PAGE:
Mike Frease

Diving Deep into Cultural Craft: Abalone Artist Michael Frease Carves Shells and Wisdom

“I promote positivity, I promote love. Even though people will hear my message about anti colonialism and Indigenizing the world, they try to see that as violent or hateful. But in actuality, what everybody has to understand is this is native land,” declares Michael Frease, an abalone artist from Northern California’s Brown Valley Tribe. Descended from generations of divers who have relied on abalone as a food source and who have traded it for jewelry since the beginning of time, Frease is continuing that tradition in Victoria, collaborating with Ahousaht artist Guy Louie Jr on abalone inlaid carvings.

This collaboration is one that harkens back to the practice of Frease’s ancestors, travelling the waterways to trade between nations. “The ancestors, we've always adapted and overcame. My belief is to Indigenize everything, to Indigenize our households, Indigenize our fashion, Indigenized our food and get back to food sovereignty, to teach the protocols and rules of our traditional way of life because this colonial nightmare is basically saying that anything goes, that it's okay,” he reflects.  

“Our true resistance is our existence, so that's what my heart represents. That's what my prayers represent. That's what my reality represents, is living born to be, not who they want me to conform to be. That's really hard in today's day and age,” he continues.  

In West Sacramento a year before Frease was born, his uncle was targeted and killed by police. His parents worked hard to connect him and his family with their culture so they could participate in ceremony. Later, Frease would be incarcerated as a youth, accused of being a gang member and of various crimes, living in a time of profound racism against Indigenous people. ”It wasn't a gang. We were just brothers protecting each other. We were brown people against colonialism,” he recalls. Youth custody was dehumanizing and what got him through was being able to participate in sweat lodge ceremonies. 

After he was released from custody, he had to decide between holding a job and participating in his culture in the way he wanted to. He chose ceremony and found his artistic practice. He started with jewelry, making earrings, helping with regalia, learning traditional shapes and designs. “Through time I start dreaming and visualizing what I wanted to see on people, and then over time ... .my shell starts talking to me, showing me who they belong to,” he shares. He could see how the jewelry he could make would empower someone based on who they are and build their cultural pride.

"We have believed that the ocean is a grandmother spirit since the beginning of time. Just like when we're born, we're born in a water sac."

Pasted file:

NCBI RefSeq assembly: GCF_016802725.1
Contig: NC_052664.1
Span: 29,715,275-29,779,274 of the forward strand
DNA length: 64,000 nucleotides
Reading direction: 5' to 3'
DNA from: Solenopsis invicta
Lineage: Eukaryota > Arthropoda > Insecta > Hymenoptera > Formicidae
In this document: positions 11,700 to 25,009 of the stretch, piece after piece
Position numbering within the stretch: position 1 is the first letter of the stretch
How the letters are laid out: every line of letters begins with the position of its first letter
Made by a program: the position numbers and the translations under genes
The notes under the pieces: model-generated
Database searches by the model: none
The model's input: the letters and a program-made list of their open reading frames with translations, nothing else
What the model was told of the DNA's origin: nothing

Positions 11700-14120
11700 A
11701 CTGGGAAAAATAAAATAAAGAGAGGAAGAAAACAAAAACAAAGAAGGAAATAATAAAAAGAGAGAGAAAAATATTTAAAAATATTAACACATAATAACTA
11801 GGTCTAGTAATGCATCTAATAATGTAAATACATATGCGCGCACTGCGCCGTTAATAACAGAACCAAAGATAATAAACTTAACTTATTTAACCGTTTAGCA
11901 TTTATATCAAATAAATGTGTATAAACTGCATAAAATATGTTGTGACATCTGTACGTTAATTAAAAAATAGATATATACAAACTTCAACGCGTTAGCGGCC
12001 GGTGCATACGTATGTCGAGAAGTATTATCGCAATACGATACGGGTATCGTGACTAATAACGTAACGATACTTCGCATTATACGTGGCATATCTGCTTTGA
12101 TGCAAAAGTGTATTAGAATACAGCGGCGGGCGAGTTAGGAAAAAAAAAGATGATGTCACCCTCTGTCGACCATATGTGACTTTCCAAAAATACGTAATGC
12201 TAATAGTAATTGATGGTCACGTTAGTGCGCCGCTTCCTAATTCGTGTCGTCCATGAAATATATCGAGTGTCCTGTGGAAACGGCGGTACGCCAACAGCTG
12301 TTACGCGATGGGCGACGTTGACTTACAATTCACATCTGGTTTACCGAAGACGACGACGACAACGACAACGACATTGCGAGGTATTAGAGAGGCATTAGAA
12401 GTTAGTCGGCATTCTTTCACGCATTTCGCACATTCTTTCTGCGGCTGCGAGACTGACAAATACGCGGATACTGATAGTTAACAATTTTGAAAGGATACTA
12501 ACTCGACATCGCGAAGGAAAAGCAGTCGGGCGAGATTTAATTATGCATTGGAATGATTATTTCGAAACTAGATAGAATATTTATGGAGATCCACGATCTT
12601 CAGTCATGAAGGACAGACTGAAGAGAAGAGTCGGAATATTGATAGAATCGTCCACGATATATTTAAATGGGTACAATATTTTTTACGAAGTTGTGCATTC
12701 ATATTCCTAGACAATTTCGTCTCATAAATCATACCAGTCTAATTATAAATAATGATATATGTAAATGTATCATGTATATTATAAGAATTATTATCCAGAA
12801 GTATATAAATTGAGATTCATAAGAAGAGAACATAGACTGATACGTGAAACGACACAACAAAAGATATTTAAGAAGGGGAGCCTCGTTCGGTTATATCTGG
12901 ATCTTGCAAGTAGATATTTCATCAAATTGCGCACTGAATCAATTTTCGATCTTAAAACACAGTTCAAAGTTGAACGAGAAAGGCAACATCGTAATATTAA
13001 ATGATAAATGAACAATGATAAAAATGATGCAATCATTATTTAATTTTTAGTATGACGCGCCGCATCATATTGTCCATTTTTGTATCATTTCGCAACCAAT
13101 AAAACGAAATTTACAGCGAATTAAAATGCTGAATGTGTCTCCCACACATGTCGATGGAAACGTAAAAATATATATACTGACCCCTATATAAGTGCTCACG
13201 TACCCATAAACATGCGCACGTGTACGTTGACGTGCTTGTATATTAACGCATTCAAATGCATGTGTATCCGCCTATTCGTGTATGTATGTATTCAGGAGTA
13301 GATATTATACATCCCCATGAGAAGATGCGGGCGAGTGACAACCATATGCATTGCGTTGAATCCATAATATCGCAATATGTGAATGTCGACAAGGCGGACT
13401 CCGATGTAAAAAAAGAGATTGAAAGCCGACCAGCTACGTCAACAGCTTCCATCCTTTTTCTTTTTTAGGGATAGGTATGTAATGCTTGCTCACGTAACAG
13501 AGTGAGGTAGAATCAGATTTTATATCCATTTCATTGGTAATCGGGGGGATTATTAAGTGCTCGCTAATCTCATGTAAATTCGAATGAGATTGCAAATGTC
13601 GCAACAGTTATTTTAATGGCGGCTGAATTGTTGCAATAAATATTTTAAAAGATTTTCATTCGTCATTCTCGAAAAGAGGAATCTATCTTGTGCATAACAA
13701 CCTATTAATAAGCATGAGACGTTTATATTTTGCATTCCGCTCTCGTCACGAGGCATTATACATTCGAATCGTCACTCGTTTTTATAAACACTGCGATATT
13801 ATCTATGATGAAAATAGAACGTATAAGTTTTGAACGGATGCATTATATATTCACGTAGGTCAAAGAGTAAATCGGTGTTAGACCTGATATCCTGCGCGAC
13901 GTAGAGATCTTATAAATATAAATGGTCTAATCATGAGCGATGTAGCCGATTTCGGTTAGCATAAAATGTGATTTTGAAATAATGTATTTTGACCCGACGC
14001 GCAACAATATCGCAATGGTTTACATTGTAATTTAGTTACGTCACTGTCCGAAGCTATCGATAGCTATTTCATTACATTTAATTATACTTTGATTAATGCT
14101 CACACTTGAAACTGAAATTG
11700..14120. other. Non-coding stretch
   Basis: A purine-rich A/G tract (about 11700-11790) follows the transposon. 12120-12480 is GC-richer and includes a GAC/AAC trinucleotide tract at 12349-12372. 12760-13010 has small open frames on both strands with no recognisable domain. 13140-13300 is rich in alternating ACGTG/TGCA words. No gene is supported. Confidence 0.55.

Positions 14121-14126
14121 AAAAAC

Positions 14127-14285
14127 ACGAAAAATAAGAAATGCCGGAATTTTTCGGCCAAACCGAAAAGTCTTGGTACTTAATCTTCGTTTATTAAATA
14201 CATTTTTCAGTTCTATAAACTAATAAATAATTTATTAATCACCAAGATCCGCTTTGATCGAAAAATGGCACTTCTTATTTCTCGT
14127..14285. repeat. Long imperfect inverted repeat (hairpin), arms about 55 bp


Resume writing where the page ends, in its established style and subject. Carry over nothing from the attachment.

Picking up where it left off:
Crossing into Canada through the waterways, Frease is clear about his purpose. “I'm here for my art, and to work with this artist and to touch lives. I'm not here to be an activist. I need to do what's good for me and what's good for my children. That's being up on the true teachings and the knowledge in our stories and in our connection to the universe,” he asserts. 

While life is challenging, Frease finds reasons to hope. “What inspires me every day to get through the colonial nightmare is seeing the beauty and kindness in all human beings. Anti colonialism as I am, I see the good and beauty in everybody,” he muses aloud.  “I look forward to making more jewelry to help more people to spread more love. I look forward to going against all odds and stereotypes and showing people that a native man can be compassionate and respectful and have a job and a driver's license and whatever else I need to be accepted by my own people. I'm up for the challenge,” Frease says.  

Thinking about everything his people have been through, from boarding school, trauma, the abuse of Indigenous women, he knows there’s a lot to overcome. “I strive every day to be the best person I can to create healing, create positivity, to create strength in the Bear Clan. In my tribe, the Bear Clan, we carry that strength and we carry ourselves to another standard to help our people be better people,” he explains, reflecting on how he’s mindful of who he surrounds himself with.  

"Love is in us and that's something nobody can take away from us or nobody can fool us into believing that it's not real. We need to support each other. We need to uplift each other."

In closing, Frease shares, “My inspiration to all human beings is to wake up and to be the best you can be in who you're born to be. Find yourself, find your strengths, find your passion, focus on the good… Be happy. Enjoy life. Love with your heart. Don't be afraid to love regardless of the trauma… We have to be good human beings… Don't let nobody change you or who you are… We all have a story, since the beginning of time we've been through so much as human beings, regardless of what land we live on or where we come from. But in order to change our narrative, or get out of our oppression, we have to rise above all that.” 

Promoting positivity and love, speaking out against colonialism and for Indigenization, Michael Frease is telling the world that this is native land. Diving deep into his culture coming from a long line of divers, he’s bringing to the surface his traditional practice of working with abalone to make things of beauty. Sharing his message and his art and doing what he can for his family, he’s carving out rare red abalone and rare wisdom, both precious in their own ways.

Thanks to Alison Tedford Seaweed for authoring this article.

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Key Parts

  • Career
  • Identity
    First Nations
  • Province/Territory
    British Columbia
  • Date
    April 3, 2024
  • Post Secondary Institutions
    No PSI found.
  • Discussion Guide
    create to learn discuss

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